Only a few weeks left until pruning time begins. Why not assess your plants now and get a head start with some early pruning tips!
Pruning may not be fun, but it can actually lengthen the life of your plants. Proper pruning can help mature a plant to its fullest potential. Giving your plant the most ideal situation for growth is also ideal for you because it increases your properties curb appeal. And this time of year is ideal for pruning.
Pruning should begin in late-winter to avoid any winter injury to the plant. The ideal time to prune is just before spring growth is set to begin. Depending on your location, late February to early April are the best months for winter pruning.
Like all plants most of the life-giving energy is stored in the root system or at the base of the trunk or shrub, pruning the upper portion of a tree or a plant will not take away any energy the tree has stored up.
While it is healthy to do some winter pruning to almost all of your trees and plants it is actually very wise to prune any trees or plants that bear fruit. Pruning early helps the fruit bearing plants and trees to produce better shoots when they are ready to blossom in the spring. Strong sturdy shoots produce healthy fruit.
It is also very important for leafy shrubs as well as spruces and firs to be pruned just before spring. These vibrant green plants can often grow wildly during their active season. Thinning out these plants during their dormant season will help control their growth when spring arrives.
How to Prune
The first step in pruning is to come up with a pruning plan. A pruning plan will allow you to make wise cuts instead of and leaving your plants bare. To begin your plan remove all dead parts first, then evaluate if other pruning cuts need to be made for new growth.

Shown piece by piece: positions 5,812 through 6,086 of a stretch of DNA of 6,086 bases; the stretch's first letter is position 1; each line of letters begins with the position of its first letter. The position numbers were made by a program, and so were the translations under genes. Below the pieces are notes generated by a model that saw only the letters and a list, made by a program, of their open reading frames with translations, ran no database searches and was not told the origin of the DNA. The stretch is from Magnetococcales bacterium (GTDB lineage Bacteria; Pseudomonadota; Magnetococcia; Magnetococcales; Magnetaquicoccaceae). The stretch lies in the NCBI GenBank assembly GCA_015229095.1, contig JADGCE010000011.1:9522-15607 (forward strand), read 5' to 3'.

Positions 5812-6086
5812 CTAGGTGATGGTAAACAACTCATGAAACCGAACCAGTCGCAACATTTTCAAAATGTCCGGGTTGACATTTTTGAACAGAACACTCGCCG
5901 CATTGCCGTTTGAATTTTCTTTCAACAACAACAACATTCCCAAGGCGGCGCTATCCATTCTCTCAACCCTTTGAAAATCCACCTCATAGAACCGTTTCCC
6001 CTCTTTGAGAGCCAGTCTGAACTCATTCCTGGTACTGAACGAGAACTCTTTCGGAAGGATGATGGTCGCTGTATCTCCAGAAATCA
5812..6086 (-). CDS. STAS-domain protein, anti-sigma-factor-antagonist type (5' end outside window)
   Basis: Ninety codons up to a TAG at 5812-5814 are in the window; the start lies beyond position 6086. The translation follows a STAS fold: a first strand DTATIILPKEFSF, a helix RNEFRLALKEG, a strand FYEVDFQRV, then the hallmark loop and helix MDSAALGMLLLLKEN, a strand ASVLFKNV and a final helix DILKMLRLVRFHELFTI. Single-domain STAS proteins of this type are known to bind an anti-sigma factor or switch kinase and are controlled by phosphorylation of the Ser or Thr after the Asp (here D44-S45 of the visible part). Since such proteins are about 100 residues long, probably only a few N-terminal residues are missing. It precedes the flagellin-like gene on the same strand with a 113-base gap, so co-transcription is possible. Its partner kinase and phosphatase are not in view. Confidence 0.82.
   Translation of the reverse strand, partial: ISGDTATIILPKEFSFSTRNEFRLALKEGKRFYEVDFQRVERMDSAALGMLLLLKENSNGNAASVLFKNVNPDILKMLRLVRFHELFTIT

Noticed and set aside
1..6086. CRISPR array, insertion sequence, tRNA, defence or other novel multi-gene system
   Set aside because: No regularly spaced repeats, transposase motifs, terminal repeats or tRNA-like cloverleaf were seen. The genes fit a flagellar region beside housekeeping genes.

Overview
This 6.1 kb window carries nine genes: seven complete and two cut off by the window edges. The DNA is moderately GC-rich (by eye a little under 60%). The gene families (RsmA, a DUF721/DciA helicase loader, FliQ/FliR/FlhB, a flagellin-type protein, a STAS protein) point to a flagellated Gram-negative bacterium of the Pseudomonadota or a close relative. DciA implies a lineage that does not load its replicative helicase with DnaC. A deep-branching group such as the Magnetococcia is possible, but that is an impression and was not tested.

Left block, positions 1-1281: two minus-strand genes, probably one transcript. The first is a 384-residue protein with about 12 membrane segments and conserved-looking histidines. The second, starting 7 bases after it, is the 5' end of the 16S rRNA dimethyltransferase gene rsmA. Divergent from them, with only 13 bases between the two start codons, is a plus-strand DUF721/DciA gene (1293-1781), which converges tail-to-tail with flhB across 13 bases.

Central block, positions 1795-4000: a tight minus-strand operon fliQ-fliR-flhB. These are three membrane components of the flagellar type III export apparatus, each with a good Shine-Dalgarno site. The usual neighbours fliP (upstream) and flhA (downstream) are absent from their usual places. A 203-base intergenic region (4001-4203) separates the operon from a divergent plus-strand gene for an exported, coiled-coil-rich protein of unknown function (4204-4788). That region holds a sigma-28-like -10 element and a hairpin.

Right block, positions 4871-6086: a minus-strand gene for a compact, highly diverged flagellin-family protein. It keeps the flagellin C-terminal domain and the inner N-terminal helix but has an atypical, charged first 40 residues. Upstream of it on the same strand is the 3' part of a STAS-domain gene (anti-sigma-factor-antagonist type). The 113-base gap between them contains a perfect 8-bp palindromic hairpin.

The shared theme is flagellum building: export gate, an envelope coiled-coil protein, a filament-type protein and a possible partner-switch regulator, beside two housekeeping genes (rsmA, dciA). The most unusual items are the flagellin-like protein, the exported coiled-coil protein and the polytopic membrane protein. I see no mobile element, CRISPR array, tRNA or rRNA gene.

Once you begin to prune make sharp quick cuts. Jagged cuts are not good on the plant. After removing dead branches or leaves evaluate if there are any tree limbs that rub together, if so, they will also need to be pruned.
It is best to make lateral cuts that are about 1/4 inch above a bud.
Pruning, looping and hedge shears are all important to have during the pruning process. A good pair of shears can last a long time.
Each shear has a specific function as it relates to your plants. For instance, Pruning shears work better for smaller plants, looping shears are good for hard to reach smaller branches and hedge shears are used best on hedge work.
Another good tool to have on hand is a saw. A saw can help you cut off larger branches that shears are unable to cut. Depending on the size of the branch, a hand saw or chain saw should do the trick.
Keep all tools sharp to make better cuts. Dull tools will create jagged rough cuts. Again, all cuts should be clean.
Start preparing to prune today! Not only will it highlight your landscaping design, your plants will thank you!